Monday is World Mental Health Day – NBC 5 Dallas-Fort Worth

Monday October 10 is World Mental Health Day.

it’s a An initiative of the World Health Organization To help raise awareness and increase resources for mental illness, especially since the pandemic.

Mental health issues were trending upward even before COVID-19. According to the Centers for Disease Control and Prevention, more than 1 in 3 high school students experienced persistent feelings of sadness in 2019. This has been a 40% increase since 2009.

That data increased even more in the past year. The CDC also says that in 2021, more than a third of high school students reported experiencing poor mental health during the pandemic. 44% reported feeling persistent sadness or hopelessness.

Locally, there is a huge focus on how to help young people with mental health issues.

School districts like ISD Dallas encourage everyone to talk about these things and break the stigma. big part of that Social Emotional Learning, or SEL.

SEL teaches students self-management and self-awareness every day. It is very important that DISD has created a partition for it. Click here for more information.

They provide resources for families, training for teachers and staff, and tools like smartphone apps that alert counselors to students who are showing signs of frustration or anxiety.

It has counseling services Even incorporating suicide prevention education In its extension lessons with specific training for all employees.

Stephanie Chong with Flag of America DFW He also works with ISD and Fort Worth ISD educators in Dallas on socio-emotional learning as well.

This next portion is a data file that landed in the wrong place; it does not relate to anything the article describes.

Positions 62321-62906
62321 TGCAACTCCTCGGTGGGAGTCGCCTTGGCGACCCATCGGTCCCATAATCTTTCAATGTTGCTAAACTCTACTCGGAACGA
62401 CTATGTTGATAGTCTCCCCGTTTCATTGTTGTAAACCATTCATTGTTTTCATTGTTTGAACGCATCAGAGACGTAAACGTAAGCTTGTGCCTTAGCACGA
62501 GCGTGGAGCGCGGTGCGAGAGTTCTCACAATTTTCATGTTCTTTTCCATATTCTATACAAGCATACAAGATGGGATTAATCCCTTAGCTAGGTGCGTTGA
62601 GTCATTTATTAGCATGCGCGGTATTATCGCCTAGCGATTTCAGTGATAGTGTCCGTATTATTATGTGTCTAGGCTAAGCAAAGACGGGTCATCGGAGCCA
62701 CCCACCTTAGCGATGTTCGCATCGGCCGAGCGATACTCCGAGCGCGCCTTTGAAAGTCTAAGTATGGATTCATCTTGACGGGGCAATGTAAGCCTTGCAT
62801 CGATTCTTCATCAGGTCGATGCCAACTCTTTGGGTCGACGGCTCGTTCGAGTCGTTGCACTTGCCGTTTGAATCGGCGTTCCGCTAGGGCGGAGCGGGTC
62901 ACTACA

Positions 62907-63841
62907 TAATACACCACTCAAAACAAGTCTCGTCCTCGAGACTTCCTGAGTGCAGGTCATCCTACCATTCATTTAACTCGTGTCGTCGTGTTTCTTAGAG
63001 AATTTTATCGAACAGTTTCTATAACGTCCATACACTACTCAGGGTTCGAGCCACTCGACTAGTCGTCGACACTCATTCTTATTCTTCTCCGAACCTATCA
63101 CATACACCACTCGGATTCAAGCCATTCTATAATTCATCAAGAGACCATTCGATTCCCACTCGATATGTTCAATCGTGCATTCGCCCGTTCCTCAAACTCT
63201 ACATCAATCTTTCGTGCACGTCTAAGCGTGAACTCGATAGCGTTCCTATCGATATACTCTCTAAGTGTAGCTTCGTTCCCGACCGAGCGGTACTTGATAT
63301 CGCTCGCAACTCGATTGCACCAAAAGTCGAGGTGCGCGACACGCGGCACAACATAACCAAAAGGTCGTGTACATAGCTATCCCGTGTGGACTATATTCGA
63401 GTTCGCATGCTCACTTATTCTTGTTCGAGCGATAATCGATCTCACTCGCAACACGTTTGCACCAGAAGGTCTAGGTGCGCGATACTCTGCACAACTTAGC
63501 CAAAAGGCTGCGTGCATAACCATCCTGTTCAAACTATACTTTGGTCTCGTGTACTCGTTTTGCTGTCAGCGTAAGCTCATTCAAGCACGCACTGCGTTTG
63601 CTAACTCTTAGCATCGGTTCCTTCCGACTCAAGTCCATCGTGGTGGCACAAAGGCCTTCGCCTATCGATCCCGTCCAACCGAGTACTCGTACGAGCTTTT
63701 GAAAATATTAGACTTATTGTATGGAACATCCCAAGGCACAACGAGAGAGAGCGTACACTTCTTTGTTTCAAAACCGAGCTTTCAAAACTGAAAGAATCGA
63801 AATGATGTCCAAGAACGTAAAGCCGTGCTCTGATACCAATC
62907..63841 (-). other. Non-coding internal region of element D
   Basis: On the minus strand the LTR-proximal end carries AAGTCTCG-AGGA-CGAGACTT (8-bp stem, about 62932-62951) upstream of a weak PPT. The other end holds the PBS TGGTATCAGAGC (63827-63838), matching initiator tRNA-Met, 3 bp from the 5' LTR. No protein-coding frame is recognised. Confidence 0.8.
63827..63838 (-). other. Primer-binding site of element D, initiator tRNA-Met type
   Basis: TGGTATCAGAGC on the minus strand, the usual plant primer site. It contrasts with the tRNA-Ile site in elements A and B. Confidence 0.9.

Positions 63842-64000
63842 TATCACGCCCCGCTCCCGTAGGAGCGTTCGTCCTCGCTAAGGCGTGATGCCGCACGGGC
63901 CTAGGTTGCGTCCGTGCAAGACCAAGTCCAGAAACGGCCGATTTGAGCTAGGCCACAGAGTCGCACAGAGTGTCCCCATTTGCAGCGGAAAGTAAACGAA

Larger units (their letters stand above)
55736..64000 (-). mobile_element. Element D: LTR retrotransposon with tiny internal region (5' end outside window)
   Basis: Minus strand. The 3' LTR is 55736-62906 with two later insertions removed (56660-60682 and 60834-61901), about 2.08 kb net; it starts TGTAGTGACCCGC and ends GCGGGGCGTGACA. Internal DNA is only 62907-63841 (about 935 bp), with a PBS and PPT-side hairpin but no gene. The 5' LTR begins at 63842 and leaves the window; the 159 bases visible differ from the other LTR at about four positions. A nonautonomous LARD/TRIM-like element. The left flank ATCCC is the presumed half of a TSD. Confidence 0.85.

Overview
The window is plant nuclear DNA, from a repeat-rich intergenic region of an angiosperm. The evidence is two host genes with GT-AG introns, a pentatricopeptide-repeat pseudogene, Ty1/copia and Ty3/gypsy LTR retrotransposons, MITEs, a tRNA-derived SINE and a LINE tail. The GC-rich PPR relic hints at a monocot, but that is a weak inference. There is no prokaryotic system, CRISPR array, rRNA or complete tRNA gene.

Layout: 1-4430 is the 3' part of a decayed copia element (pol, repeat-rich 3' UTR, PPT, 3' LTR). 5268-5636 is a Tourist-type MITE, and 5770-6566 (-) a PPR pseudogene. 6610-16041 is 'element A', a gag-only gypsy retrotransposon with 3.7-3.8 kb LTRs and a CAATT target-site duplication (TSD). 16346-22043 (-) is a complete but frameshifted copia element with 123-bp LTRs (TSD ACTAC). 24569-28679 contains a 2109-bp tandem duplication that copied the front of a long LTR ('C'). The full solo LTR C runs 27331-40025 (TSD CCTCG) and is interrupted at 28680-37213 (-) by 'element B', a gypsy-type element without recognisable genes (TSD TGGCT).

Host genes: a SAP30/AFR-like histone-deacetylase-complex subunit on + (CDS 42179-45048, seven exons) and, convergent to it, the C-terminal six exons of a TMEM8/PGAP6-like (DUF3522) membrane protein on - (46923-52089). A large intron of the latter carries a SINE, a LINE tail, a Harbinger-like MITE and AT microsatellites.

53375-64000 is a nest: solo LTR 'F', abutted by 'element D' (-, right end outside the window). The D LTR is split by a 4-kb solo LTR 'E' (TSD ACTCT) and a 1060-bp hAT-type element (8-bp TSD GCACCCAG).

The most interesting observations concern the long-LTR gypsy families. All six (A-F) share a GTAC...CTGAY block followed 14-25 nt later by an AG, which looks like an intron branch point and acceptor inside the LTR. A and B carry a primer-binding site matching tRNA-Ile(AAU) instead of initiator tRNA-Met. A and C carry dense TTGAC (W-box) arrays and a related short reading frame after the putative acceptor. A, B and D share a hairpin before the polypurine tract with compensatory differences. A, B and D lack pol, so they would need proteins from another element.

“Students in particular face a lot of different and different pressures and challenges in their lives and at school,” she said. “For educators, in order to integrate SEL skills into the daily routines of the classroom and daily lessons, it really helps students begin to build those skills they need to overcome all the challenges they are dealing with.”

She said it’s important for parents and educators to reframe the way they view the mental health of young people today.

“If a student is feeling sick and has a fever in school, they probably won’t be able to focus or learn in the classroom. And so I think we need to start thinking about students’ mental health in the same way,” Chung said. “If a student has severe anxiety or depression, it is also possible that they are unable to learn to the fullest potential of the class. So be aware of that, as a teacher and parents.”

Parents and teachers face a lot. Teens are dealing with all kinds of new pressures — social media included. Signs can also vary in each person.

“I think the signs that you can see in students — they show up in a lot of different ways. It can show up in how a student interacts with their classmates and how students can focus and focus on working in class. It can also just show up in their general health. If they have a headache. Or if they have stomach pains, those are all signs that could indicate things are going on with a student’s mental health.”

Finally, Chung noted that while society has a lot to work on in providing more mental health support for everyone—including people of color and the LGBTQ community—a lot of progress has been made in the past three decades.

We’ve definitely come a long way. And now it’s great to sometimes hear students talk about their mental health and wellness — to have the vocabulary, to have the words,” she said. “That’s something not everyone has had for decades. We didn’t always know the words to express how we feel.”

Dallas ISD has also made efforts to recruit 30 to 40 licensed mental health clinicians for this school year. In previous years, doctors would deal with three or four schools at a time, but now more schools will focus attention and more students will have access to someone to talk to.

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